Drinking plain water isn’t always the most Earth-shattering thing in the world, but here are the facts you need to know before you spend money on one of those specialty bottles of water, such as coconut water, vitamin-enhanced and electrolyte water.
Dubbed “mother nature’s sport drink,” coconut water’s high levels of potassium, sodium, and antioxidants make it seem like the ultimate post-sweat swig. But just last year, scientists at ConsumerLab.com took several brands of coconut water to the lab and tested them to be sure. Their findings? Only one brand actually contained the amount of sodium and potassium claimed on its nutritional label.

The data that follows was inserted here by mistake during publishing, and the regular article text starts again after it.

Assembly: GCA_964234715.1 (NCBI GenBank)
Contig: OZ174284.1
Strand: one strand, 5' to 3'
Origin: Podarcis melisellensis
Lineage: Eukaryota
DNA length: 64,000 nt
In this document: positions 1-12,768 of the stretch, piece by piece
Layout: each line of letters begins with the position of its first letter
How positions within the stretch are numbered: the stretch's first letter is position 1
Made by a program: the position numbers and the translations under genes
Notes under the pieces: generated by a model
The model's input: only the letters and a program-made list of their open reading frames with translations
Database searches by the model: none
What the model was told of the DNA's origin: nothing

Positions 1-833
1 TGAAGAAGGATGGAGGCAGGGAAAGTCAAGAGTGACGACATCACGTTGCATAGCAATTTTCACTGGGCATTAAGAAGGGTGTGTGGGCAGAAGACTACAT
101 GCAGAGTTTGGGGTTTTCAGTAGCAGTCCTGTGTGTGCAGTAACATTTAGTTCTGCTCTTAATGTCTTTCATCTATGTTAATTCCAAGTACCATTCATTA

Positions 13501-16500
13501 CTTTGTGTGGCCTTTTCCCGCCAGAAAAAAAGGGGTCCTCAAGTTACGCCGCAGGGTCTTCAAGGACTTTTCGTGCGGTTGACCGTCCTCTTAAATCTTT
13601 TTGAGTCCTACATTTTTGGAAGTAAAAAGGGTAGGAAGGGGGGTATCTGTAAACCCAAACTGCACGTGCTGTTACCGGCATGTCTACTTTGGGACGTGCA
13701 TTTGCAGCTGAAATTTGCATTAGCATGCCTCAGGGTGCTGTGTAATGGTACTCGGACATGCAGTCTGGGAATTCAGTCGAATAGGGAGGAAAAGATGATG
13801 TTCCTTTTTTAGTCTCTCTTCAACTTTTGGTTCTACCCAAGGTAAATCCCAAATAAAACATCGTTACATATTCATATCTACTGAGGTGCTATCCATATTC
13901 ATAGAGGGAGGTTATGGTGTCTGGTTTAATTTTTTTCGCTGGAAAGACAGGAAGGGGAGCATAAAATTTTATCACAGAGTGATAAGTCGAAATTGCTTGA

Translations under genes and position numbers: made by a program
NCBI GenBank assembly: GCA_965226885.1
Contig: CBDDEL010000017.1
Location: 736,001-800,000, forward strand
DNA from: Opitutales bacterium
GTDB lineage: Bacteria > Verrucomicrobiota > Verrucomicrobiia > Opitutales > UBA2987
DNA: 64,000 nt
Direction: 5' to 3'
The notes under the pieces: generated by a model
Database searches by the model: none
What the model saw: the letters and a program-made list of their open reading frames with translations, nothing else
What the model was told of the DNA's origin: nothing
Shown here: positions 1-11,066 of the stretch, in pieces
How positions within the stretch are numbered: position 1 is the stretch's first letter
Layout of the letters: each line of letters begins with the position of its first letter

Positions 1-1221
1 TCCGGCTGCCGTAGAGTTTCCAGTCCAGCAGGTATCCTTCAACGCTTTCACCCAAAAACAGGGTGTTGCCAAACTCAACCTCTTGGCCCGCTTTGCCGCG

Assuming the label is telling the truth, coconut water is a decent choice for after a light workout, but it’s not a good call after intense ones because it doesn’t contain enough sodium, according to a recent study presented at the 244th National Meeting & Exposition of the American Chemical Society.
Now some of these beverages do have vitamins in them. But many of them also are 200 calories and have 33 g of sugar per bottle, making them more like soda than water.
What’s more, says Ara DerMarderosian, PhD, a pharmacognosy professor at the University of the Sciences in Philadelphia, waters that are heavily fortified with vitamins and minerals may actually suppress your immune system if you’re already taking in enough vitamins and minerals through your diet.